Career-wise, Jamie went to art school in Seattle to become an illustrator, and ended up an art director/copywriter. He’s won an embarrassingly large amount of meaningless awards including 400+ Addys, 7 Best-of-Shows, and his work has appeared in Adweek, Advertising Age, Graphis and Communication Arts. He also had a commercial appear on an episode of The U.K.’s Funniest Commercials inspired by an embarrassing incident with a bidet that he’d rather not go into right now.

On the writerly side, he won the 2006 Clarity of Night Short Fiction Contest, was First Runner-Up in the 2006 Midnight Road Reader’s Choice Awards and was a Top-25 finalist in Glimmer Train’s Fall 2006 Short Story Award For New Writers. He’s been published in The PicolataReview, and his fiction is online at Flashing in the Gutters and Fictional Musings. He’s also an alumnus of the Squaw Valley Community of Writers and a survivor of Orson Scott Card’s Literary Bootcamp.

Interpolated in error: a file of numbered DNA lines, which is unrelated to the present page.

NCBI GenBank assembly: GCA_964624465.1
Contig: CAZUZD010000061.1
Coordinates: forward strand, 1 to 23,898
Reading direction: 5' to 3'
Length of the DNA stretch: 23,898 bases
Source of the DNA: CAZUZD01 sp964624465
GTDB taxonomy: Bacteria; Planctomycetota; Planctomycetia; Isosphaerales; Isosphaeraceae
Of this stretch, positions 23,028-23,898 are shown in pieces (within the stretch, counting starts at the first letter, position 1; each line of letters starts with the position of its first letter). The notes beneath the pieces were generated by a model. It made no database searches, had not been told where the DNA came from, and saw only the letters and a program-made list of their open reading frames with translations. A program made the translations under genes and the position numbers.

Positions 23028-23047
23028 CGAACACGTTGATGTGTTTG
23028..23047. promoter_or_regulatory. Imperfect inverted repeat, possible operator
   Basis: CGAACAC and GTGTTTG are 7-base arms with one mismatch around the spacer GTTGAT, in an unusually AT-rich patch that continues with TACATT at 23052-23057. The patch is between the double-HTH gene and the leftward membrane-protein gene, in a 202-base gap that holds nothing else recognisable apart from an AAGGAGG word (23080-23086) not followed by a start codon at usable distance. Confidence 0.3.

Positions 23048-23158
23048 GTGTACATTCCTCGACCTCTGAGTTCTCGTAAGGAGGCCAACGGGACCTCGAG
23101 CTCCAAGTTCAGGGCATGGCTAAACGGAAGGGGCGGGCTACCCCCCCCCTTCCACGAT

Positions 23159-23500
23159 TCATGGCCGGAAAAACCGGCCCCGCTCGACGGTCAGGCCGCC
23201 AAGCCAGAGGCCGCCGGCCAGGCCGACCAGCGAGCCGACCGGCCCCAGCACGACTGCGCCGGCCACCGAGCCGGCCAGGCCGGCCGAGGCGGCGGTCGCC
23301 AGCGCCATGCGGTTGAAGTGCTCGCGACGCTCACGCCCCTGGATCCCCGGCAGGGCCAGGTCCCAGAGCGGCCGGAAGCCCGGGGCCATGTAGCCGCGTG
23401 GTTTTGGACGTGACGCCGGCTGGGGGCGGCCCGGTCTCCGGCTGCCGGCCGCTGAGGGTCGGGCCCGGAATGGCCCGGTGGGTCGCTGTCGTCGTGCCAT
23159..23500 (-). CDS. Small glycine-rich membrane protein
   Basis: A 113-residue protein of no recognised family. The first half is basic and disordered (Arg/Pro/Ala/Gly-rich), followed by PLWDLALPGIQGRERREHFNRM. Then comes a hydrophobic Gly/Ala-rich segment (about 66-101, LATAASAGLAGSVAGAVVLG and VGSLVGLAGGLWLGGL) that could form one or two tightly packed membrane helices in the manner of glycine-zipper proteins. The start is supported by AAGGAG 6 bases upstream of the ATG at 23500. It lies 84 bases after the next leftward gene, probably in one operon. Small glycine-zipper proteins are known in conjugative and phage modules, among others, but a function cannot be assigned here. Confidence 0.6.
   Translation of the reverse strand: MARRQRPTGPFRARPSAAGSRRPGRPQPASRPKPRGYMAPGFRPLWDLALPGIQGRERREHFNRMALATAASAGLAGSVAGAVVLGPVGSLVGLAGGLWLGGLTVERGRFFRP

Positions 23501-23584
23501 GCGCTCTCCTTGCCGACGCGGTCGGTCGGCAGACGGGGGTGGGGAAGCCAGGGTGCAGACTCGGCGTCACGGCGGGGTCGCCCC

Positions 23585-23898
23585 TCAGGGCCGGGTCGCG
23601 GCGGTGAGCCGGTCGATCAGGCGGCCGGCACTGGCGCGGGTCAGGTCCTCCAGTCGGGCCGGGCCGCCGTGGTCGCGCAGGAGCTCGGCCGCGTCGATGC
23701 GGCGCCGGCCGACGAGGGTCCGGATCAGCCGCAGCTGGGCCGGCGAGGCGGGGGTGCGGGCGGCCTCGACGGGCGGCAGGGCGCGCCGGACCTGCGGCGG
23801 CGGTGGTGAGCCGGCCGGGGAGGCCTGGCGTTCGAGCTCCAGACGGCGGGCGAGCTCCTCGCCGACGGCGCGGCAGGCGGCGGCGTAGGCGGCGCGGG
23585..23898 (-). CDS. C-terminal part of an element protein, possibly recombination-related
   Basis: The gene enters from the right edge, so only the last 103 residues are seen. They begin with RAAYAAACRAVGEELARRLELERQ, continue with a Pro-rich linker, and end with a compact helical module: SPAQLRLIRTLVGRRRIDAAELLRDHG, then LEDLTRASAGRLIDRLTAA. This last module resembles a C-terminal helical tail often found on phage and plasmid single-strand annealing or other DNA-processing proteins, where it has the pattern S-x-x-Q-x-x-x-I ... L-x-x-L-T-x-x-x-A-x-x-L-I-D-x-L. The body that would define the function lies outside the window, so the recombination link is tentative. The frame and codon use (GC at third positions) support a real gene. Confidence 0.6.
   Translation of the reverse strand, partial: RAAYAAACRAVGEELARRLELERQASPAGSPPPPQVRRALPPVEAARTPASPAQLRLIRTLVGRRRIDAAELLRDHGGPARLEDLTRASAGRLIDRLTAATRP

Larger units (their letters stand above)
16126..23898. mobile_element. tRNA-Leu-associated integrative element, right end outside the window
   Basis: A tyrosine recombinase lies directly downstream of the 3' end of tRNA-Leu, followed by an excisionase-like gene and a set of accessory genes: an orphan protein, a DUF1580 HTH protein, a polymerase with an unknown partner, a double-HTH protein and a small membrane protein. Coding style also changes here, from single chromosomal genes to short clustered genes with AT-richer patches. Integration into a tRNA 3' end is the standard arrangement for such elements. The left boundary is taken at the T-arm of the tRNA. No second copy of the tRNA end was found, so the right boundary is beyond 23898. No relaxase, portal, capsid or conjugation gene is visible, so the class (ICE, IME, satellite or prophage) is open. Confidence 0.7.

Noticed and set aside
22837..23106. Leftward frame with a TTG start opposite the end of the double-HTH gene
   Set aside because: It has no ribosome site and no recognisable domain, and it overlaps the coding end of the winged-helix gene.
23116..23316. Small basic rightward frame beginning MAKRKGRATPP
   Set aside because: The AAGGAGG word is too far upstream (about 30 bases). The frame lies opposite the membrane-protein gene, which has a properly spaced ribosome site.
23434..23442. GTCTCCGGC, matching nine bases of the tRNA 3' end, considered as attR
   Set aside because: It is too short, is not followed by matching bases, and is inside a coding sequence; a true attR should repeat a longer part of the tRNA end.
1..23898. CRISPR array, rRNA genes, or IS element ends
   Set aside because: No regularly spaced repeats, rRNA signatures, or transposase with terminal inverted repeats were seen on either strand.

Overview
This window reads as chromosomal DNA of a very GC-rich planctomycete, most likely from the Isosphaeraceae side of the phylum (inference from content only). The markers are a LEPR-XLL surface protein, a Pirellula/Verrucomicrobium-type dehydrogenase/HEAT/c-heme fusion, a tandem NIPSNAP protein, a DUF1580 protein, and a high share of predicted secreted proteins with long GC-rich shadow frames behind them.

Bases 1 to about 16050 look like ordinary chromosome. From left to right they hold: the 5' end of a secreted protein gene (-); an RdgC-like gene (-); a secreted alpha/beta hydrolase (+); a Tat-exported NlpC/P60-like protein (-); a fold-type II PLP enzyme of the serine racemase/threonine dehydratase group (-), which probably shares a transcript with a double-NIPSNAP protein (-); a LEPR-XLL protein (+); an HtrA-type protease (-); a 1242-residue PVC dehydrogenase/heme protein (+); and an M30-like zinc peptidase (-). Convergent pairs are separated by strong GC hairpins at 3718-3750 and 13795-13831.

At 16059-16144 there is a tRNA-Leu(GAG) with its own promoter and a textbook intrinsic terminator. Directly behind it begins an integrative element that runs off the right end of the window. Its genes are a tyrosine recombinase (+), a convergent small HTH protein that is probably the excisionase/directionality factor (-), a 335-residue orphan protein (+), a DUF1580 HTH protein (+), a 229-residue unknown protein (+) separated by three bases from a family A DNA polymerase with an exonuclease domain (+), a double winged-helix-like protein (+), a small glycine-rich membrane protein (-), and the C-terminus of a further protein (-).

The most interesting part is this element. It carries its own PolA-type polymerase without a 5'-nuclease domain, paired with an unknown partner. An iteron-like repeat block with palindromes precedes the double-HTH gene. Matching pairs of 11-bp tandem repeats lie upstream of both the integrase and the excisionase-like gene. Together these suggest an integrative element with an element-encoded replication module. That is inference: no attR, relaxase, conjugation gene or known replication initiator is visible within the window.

On the personal side, he’s the proud father of two boys and two girls. Yep, it’s chaos, . but the good kind of chaos.
For more information about the author or his work, please visit http://www.jamieford.com/
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Hotel on the Corner of Bitter and Sweet is a heartwarming story about fathers and sons, first loves, fate, and the resilient human heart. Set in the ethnic neighborhoods of Seattle during World War II and Japanese American internment camps of the era, the times and places are brought to life.  In the following video, Jamie Ford gives you the “behind-the-scenes” story of his debut novel.